Active cases in Dutchess fall to 2-month low
■ State health officials said that, as of Saturday (April 17), 10,217 (+31 from the day before) people had tested positive for COVID-19 in Putnam County; 27,982 (+80) in Dutchess; 125,726 (+239) in Westchester; 45,700 (+49) in Rockland; 13,039 (+67) in Ulster; and 46,133 (+112) in Orange. Statewide, there have been 1,984,929 (+5,704) positives, including 892,275 (+2,688) in New York City. For the latest numbers, click here.
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■ Statewide, 41,485 (+35) people had died as of April 17, including 91 (+0) residents of Putnam County and 435 (+0) from Dutchess.
■ Beacon had 21 active cases as of April 16 and Putnam had 145 as of April 15, with 6 active cases in Philipstown, 59 in Carmel, 22 in Kent, 21 in Patterson, 16 in Putnam Valley and 21 in Southeast. Five people were hospitalized at Putnam Hospital in Carmel.
■ In Dutchess County, there were 3,511 tests conducted on April 17 and 80 positives reported, and in Putnam, there were 933 tests and 31 positives reported. The percentage of positive results in the Mid-Hudson Region was 2.5 percent.
■ Dutchess had conducted 669,243 tests as of April 17 and had 4.2 percent positives, while Putnam had conducted 206,607 tests and had 4.9 percent positives.
■ Statewide, there were 243,171 tests conducted on April 17 and 5,704 positives, or 2.35 percent.
■ The number of people with COVID-19 who are hospitalized in New York state as of April 17 stood at 3,754 (-80); the number in intensive care was 849 (-17); and the number of intubations was 520 (-15). In the Mid-Hudson Valley, 44 percent of hospital beds were available and 39 percent of ICU beds.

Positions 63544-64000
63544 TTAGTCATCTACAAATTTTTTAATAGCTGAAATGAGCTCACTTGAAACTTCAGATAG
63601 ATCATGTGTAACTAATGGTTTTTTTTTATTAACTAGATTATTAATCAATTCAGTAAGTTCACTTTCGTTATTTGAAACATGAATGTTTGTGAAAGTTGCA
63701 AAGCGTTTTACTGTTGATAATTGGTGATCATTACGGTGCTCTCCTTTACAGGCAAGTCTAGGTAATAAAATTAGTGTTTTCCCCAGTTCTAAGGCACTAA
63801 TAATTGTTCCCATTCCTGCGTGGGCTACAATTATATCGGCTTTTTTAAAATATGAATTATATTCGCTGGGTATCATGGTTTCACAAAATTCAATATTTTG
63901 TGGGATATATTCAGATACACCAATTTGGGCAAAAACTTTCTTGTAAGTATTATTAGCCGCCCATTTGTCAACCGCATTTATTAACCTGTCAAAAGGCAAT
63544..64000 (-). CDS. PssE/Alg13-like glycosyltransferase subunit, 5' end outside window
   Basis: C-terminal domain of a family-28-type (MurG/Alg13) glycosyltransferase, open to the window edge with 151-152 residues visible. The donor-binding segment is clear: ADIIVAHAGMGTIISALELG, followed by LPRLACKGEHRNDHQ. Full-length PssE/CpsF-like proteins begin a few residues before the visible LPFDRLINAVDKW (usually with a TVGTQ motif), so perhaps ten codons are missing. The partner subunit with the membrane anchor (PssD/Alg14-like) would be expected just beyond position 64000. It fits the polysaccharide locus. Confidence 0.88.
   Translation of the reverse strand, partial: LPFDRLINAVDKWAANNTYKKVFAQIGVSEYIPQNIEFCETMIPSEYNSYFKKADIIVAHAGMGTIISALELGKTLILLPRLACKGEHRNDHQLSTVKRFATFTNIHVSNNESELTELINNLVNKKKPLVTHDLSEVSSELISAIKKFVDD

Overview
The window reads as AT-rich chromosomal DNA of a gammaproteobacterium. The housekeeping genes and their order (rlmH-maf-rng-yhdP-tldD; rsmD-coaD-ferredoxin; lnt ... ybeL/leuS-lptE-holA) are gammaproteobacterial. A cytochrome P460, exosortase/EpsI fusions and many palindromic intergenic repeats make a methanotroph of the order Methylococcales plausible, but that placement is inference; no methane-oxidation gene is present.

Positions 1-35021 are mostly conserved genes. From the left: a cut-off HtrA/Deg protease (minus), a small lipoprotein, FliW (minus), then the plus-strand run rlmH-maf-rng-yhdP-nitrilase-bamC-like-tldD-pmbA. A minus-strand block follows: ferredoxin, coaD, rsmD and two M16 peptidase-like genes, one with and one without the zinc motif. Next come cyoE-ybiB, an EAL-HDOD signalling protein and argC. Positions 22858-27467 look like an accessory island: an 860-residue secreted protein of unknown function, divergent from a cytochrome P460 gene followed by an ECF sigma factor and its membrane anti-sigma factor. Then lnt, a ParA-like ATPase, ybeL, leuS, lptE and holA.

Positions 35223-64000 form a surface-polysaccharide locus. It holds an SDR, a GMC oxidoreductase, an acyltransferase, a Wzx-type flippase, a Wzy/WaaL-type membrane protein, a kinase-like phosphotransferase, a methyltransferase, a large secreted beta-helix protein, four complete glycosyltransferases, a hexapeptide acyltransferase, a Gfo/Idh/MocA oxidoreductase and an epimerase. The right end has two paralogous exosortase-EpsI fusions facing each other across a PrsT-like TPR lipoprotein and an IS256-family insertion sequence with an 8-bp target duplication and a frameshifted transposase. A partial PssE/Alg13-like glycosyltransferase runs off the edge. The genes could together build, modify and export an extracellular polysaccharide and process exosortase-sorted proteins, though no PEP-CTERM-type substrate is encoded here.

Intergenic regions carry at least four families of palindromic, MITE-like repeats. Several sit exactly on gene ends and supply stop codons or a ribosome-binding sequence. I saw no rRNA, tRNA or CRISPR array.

■ Active cases in Dutchess stood at 931 as of Friday (April 16), the county’s first time below 1,000 since March 9 and the lowest daily total of active cases since 878 on Feb. 17.
■ Putnam County’s average daily positivity rate (the percentage of daily tests confirmed for COVID-19) fell by a full percentage point for the 7-day period ending Friday (April 16), to 3.8 percent compared to 4.8 percent for the week ending April 8. Dutchess County averaged 4.2 percent for both 7-day periods.
■ New York’s Office of Children and Family Services is now accepting applications from essential workers and first responders for the state’s Empire Pandemic Response Reimbursement Fund, which has $26.6 million in grants available to reimburse workers for out-of-pocket expenses incurred during the pandemic. Households earning up to 500 percent of the federal poverty level, $125,470 for a family of four, are eligible to apply for up to $1,000 for expenses like child care, lodging and transportation. Visit the fund’s website for more information.
■ The Fishkill Center for Rehabilitation and Nursing in Beacon had not had a resident test positive for COVID-19 in 105 days as of Monday (April 12), according to data posted on the facility’s website. The nursing home also had gone 40 days without a staff member testing positive case. Overall, the Fishkill Center has had 80 residents and 88 staff test positive, and 14 residents die from COVID-19.
■ An average of 963 people a day have been getting COVID-19 tests in Putnam County this month, as of Friday (April 9), compared to 808 tests a day in March and 857 in February. The county averaged 1,039 in January, during the height of pandemic’s second wave in New York state.